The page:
You did remember Buzz Cory and SPACE PATROL, didn't you?    I remember they had a beautiful theme song..

Speaking of theme songs,   Regarding the Big Jon and Sparkie theme song, the Teddy Bear's Picnic, I remember they used to play a different version of that song each time they started the new segments of each hour show.  Some were vocal, but one in particular was a deep-throated pipe organ version of that song.   Unforgettable.  I was very fortunate to hear that organ rendition in its entirety only once, when my mom took me to the movies in 1953 and they played that over the loud speaker.  A most memorable experience.
My question is, does anyone know the artist who played the organ version of Teddy Bears' Picnic, as played on Big Jon's radio show?
I've been looking for a copy, and knowing the artist's name would be very helpful..   Thanks for sharing your website. 01/06   --Dan Collier, Laughlin, Nevada

For further Information, Fabulous Facts and Sample Sound Clips of Old Time Radio

CLICK HEREradio.gif

Subject: Old Time Radio
Date: Mon, 6 Jan 2003
From: "Arne Zaslove" <>
To: tmcb


For over 25 years [1976-1999] I recreated the Golden Age of Radio, as a live stage production while I was artistic director of the Bathhouse Theater here in Seattle. I think I must have done over 30 different shows. We toured the show all over the western states, Vancouver BC and L.A. even took a holiday  version to Cincinnati.  The format was just spin the dial through history and we'd land on a show, news, music, everything.  I covered the beginning  of radio with Sarnoff in Wannamaker's department store and usually ended with a new years eve count-down to 1950, when t.v. reared it's ugly eye.
Everything onstage pertained to radio in every aspect.  Control booth, homes, antique radios (my own collection) RCA mics., listening stations and eventually I staged some shows with movement. Of course the band and sound table were always featured.

Woody Allen should be flogged for his weak film of Radio Days.  He missed it!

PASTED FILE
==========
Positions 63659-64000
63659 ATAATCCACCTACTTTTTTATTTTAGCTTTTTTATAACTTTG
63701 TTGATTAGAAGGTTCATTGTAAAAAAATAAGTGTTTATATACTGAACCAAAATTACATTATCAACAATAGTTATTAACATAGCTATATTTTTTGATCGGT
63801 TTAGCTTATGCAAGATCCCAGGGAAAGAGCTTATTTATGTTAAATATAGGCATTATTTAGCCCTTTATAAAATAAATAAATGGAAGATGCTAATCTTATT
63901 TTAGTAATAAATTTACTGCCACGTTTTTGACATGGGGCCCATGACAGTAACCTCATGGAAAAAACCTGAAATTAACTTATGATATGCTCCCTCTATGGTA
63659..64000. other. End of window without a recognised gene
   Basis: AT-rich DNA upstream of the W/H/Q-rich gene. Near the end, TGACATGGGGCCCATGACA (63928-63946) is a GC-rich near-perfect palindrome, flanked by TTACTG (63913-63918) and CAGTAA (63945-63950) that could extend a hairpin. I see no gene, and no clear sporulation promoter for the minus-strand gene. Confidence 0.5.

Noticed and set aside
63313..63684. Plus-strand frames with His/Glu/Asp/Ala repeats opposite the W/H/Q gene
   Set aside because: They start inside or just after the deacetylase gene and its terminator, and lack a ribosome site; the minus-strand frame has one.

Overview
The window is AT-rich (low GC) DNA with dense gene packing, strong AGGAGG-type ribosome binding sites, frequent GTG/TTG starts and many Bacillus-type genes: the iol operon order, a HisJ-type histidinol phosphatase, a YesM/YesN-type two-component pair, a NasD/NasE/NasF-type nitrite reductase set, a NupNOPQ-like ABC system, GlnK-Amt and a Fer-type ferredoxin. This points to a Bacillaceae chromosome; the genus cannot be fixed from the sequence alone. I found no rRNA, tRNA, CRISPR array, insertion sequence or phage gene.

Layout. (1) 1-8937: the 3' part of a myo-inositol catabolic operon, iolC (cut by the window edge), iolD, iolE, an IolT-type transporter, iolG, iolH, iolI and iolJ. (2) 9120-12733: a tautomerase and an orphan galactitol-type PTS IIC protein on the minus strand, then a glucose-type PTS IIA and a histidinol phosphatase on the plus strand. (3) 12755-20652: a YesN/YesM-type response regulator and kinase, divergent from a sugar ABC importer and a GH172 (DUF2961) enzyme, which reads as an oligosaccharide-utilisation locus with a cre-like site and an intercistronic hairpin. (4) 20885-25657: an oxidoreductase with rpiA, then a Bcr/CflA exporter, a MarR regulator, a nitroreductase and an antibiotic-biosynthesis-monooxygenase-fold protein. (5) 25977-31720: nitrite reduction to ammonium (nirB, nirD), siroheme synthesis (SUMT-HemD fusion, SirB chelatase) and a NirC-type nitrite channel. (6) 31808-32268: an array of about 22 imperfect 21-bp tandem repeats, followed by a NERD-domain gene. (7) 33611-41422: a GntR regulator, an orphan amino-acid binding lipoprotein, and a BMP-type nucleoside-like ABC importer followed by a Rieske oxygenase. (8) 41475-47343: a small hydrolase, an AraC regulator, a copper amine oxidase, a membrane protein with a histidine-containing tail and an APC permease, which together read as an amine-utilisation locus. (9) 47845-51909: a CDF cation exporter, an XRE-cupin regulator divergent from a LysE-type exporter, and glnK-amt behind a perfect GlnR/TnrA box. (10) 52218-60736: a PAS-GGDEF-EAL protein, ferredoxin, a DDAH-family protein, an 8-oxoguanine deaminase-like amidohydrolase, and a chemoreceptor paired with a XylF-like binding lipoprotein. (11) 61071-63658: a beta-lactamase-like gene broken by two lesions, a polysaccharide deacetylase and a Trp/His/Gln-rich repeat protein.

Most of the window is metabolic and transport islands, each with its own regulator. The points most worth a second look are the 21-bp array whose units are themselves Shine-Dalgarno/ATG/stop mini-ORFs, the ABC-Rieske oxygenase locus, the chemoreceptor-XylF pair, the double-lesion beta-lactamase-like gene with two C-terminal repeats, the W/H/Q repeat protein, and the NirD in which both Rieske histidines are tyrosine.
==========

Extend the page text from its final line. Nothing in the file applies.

We called them The Big Broadcast, or The Holiday Big Broadcast, when I finally got bored, we named one of them The Final Big Broadcast, and then the Return of.... The first one was mounted in 1976, and we really had to dig for transcripts and audio versions.  Those old lp's helped and then suddenly collectors came out of the basements and we had a plethora of material.  Then the big nostalgia boom occured and we had plenty of material to mine. The version in Vancouver BC was loaded with Canadian content.  We always would stop for a lengthy though cut version of a mystery, or Snooks, or Vic & Sade, Jack Armstrong, etc..  Then we learned about the Vic & Sade Society.  We tried to reach Rymer's widow but failed. We even did two full length shows entitled A Day in the Life of Vic & Sade, and Anothe Day in.....Complete with a little house, with an attic - we edited several shows into a complete evening.  The actors could barely get through certain episodes with out breaking concentration, whenever Uncle Fletcher was there.  "Stuff happens...."


Arne Zaslove

Another great site and a new project is the:

Where discovery sparks imagination


Note: Some sites and links have changed since this site was first published.

Emal Tom (below) if you have additional links or memories of interest to share. Enjoy Life!

Email Tom

Email Bob